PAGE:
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Paul Gauguin
Paul Gauguin 111.jpg
Self-portrait, 1893, Musée d'Orsay
Eugène Henri Paul Gauguin

(1848-06-07)7 June 1848
Died 8 May 1903(1903-05-08) (aged 54)
Nationality French
Known for Painting, sculpture, ceramics, engraving
Movement Impressionism, Post-Impressionism, Primitivism
Mette-Sophie Gad
(m. 1873; div. 1894)

Eugène Henri Paul Gauguin (7 June 1848 – 8 May 1903) was a leading French post-Impressionist painter. He who was not well appreciated until after his death. Gauguin was later recognized for his experimental use of color and style that were different from Impressionism. His work was influential among the French avant-garde, and later artists such as Pablo Picasso and Henri Matisse. Gauguin’s art became popular after his death; partly from the efforts of art dealer Ambroise Vollard.

Gaugin gave up his family and life to live in Tahiti in 1891. He died in 1903.


Paul Gauguin 1891
Gauguin in 1891

Paul Gauguin was born in Paris, France to journalist Clovis Gauguin and half-Peruvian Aline Maria Chazal, the daughter of socialist leader Flora Tristan. In 1851 the family left Paris for Peru, motivated by the political climate of the period. Clovis died on the voyage, leaving three-year old Paul, his mother and his sister to care for themselves. They lived for four years in Lima, Peru with Paul's uncle and his family. The imagery of Peru would later influence Paul in his art.

At the age of seven, Paul and his family returned to France. They moved to Orleans, France to live with his grandfather. He soon learned French and excelled in his studies. At seventeen, Gauguin signed on as a pilot's assistant in the merchant marine to fulfill his required military service. Three years later, he joined the navy where he stayed for two years. In 1871, Gauguin returned to Paris where he got a job as a stockbroker. In 1873 he married a Danish woman, Mette Sophie Gad. Over the next ten years, they had five children.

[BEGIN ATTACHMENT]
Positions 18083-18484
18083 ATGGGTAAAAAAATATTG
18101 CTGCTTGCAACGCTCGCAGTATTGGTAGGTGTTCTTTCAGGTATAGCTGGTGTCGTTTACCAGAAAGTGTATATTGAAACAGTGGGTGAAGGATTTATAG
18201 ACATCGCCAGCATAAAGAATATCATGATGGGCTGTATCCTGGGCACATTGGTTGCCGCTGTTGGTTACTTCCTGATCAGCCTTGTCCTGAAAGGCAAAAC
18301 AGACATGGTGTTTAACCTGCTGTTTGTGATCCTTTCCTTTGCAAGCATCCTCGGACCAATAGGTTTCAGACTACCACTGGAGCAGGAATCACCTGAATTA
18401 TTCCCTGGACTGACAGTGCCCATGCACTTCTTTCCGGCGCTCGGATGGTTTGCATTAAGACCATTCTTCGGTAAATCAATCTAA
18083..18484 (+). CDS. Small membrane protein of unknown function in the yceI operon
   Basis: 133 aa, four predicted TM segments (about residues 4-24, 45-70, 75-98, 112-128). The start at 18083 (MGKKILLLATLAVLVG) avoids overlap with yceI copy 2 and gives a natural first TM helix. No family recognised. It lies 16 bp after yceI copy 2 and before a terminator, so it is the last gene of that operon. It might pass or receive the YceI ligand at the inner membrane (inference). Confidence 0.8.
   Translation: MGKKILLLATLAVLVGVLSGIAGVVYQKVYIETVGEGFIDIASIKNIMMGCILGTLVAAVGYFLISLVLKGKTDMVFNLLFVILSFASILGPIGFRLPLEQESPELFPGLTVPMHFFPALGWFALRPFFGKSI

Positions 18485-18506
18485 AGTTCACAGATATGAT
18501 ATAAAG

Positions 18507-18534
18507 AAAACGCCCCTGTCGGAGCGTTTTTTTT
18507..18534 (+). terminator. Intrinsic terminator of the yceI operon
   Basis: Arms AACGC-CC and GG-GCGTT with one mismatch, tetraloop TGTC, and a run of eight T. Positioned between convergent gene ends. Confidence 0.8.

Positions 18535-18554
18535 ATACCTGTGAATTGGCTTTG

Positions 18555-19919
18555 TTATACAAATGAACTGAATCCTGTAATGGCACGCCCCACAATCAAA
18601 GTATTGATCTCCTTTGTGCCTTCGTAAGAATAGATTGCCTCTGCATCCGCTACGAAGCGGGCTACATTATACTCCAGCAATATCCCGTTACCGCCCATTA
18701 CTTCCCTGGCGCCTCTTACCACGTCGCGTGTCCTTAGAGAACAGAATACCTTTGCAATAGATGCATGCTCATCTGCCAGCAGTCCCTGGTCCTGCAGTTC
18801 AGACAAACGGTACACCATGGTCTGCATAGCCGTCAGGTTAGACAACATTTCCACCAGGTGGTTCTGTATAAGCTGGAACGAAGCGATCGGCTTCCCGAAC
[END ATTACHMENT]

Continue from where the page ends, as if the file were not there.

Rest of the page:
Gauguin was interested in art since his childhood. In his free time, he began painting. He also frequently visited art galleries and purchased work by emerging artists. Gauguin formed a friendship with artist Camille Pissarro, who introduced him to various other artists. As he progressed in his art, Gauguin rented a studio, and showed paintings in Impressionist exhibitions held in 1881 and 1882. Over two summer vacations, he painted with Pissarro and occasionally Paul Cézanne.

By 1884 Gauguin had moved with his family to Copenhagen, where he unsuccessfully pursued a business career. Starting to paint full-time, he returned to Paris in 1885, leaving his family in Denmark. Without enough income, his wife (Mette Sophie Gadd) and their five children returned to her family. Gauguin outlived two of his children.

Gauguin Il Cristo giallo
The Yellow Christ (Le Christ jaune), 1889, Albright–Knox Art Gallery, Buffalo, NY.

Like his friend Vincent Van Gogh, with whom he spent nine weeks painting in Arles, Paul Gauguin experienced depression. Disappointed with Impressionism, he felt that traditional European painting had become too imitative (artists copied each other) and lacked symbolic depth. By contrast, the art of Africa and Asia seemed to him full of mystic symbolism. The art of other cultures got very popular in Europe at the time, especially the art of Japan (Japonisme). He was invited to participate in the 1889 exhibition organized by Les XX.

Under the influence of folk art and Japanese prints, Gauguin evolved towards Cloisonnism, a style where image is often reduced to areas of pure colour separated by heavy black outlines. In such works Gauguin paid little attention to classical perspective and eliminated subtle gradations of colour. The Yellow Christ (1889) is considered the most famous Cloisonnist painting.